Subscribe to Candid Magazine
Downsizing: Shrinking sci-fi satire that doesn’t quite find its feet
January 15, 2018
Matt Damon stars in his most down-to-earth role as middle class American Paul Safranek, beer belly and all. He is joined by a strong cast of actors who add their touches of realism and humanity to a very surreal and uneven plot. Downsizing sells itself as a social satire of the average man in above average times, but the film wades into other themes of comedy, environmentalism, romance, coming-of-age and destiny. Downsizing is more akin to Homer’s Odyssey where Paul’s journey leads him to strange and unexpected situations, as a film it is mostly a comedy with very large ambitions.
Downsizing is the name given to the process of shrinking a person down to four inches to reduce man’s impact on the planet by taking up fewer resources. Paul is attracted to the idea of downsizing to save the planet, but he’s eventually sold on the idea when he finds out that he and his wife could comfortably retire on their savings turning their $100,000 into $12 million in the ‘small’ city of Leisure Land. The film draws on the parallels of middle class couples moving to less economically developed countries in search of providing a better life for themselves. There are scenes where Paul and his wife Audrey (Kristen Wiig) say goodbye to their friends and family promising to visit at least once a year.
The film then takes a surprising turn when Paul wakes up after the downsizing procedure only to learn Audrey changed her mind at the last second. Now Paul finds himself single and strapped for cash, leading him from one adventure to the next as he parties with his neighbour Dusan (Christoph Waltz) and meets Ngoc Lan Tran (Hong Chau) a Vietnamese activist shrunk against her will, who now works as a cleaner. Hong Chau becomes the lightning rod to this film, grounding both the plot and Paul, her performance is touching and has attracted various nominations for Best Supporting Actress. In Leisure Land the wealth gap just gets larger, as Paul walks between the uber-rich parties to the slums outside the walled city.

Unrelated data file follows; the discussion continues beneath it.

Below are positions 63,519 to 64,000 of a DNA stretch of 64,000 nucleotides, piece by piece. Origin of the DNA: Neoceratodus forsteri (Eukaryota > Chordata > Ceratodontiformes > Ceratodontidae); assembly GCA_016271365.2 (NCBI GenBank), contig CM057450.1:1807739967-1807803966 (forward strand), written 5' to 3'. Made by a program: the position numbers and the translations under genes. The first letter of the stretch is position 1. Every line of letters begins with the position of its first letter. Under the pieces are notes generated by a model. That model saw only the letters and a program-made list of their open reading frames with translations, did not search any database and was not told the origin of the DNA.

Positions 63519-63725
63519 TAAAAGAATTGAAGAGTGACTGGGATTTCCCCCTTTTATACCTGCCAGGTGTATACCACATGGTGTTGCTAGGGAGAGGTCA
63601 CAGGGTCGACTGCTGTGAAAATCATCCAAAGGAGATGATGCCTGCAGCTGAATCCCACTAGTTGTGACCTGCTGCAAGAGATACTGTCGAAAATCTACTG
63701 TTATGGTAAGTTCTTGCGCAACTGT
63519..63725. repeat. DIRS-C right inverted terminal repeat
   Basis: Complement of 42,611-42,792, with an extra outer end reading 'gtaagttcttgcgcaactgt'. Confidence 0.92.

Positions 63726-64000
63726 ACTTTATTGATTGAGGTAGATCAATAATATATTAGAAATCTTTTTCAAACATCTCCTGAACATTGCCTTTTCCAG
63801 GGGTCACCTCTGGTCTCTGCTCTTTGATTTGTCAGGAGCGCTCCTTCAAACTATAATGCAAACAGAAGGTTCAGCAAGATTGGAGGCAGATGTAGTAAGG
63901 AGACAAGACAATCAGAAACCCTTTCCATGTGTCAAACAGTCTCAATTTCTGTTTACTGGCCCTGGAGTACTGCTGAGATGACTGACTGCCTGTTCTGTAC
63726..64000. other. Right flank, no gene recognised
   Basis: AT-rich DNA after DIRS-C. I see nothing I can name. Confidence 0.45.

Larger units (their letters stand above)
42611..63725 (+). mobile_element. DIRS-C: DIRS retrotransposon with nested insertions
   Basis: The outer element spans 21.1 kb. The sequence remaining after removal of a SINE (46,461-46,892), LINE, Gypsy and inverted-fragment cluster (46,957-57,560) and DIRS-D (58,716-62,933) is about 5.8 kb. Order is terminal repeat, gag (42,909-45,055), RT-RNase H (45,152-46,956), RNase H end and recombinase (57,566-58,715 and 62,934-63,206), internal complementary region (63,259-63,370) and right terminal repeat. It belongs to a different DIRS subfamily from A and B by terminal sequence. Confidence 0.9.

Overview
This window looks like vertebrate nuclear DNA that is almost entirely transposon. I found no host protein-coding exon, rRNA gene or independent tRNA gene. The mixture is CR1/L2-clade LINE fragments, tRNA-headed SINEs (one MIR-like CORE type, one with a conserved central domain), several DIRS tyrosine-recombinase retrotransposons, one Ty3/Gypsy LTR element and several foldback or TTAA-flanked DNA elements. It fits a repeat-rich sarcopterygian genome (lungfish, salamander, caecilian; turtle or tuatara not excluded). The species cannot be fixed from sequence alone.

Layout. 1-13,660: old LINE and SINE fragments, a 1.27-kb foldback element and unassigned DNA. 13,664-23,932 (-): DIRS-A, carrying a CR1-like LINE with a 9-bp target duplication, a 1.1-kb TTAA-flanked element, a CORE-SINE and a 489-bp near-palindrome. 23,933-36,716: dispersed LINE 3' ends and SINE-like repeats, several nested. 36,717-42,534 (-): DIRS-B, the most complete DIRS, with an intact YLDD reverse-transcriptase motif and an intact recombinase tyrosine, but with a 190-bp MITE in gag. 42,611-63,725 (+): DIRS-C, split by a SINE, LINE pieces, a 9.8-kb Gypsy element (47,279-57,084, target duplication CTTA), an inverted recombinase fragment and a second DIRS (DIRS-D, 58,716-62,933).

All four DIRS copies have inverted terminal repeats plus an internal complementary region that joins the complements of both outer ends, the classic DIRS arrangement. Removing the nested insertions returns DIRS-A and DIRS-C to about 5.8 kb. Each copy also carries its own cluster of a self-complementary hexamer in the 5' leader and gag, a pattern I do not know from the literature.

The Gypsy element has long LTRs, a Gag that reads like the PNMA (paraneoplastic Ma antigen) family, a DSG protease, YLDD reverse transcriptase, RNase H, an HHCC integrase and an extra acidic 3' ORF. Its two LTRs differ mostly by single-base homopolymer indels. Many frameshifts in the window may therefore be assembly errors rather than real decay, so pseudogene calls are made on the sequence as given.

Written by Jim Taylor and Alexander Payne (who also directs), they take a sci-fi concept of ‘downsizing’ and rather than commit to satirising the parallels with our world, they commit the story to Paul. It’s an ambitious approach to not tell the obvious story, but to go for a grander epic even if it doesn’t quite find its feet. If there had been an attempt to have a clearer arc based on Paul trying to find his place in the world from the start this would have been a lot easier to settle into rather than be blindsided by the constant changes in themes.
Overall Downsizing is funny, poignant and bubbling with messages and truths it wants to get across in its runtime. While some ideas pop in and out of the film, it centre’s itself on ordinary people taking extraordinary steps for a happier life; supported by a dedicated cast of experienced actors. While not the film you may expect it does have its merits as an Odyssey of complexities of the modern age.
Downsizing is released 24th January, 2018.
Words by Sunny Ramgolam @SunnyRamgolam
Follow Candid Magazine on Instagram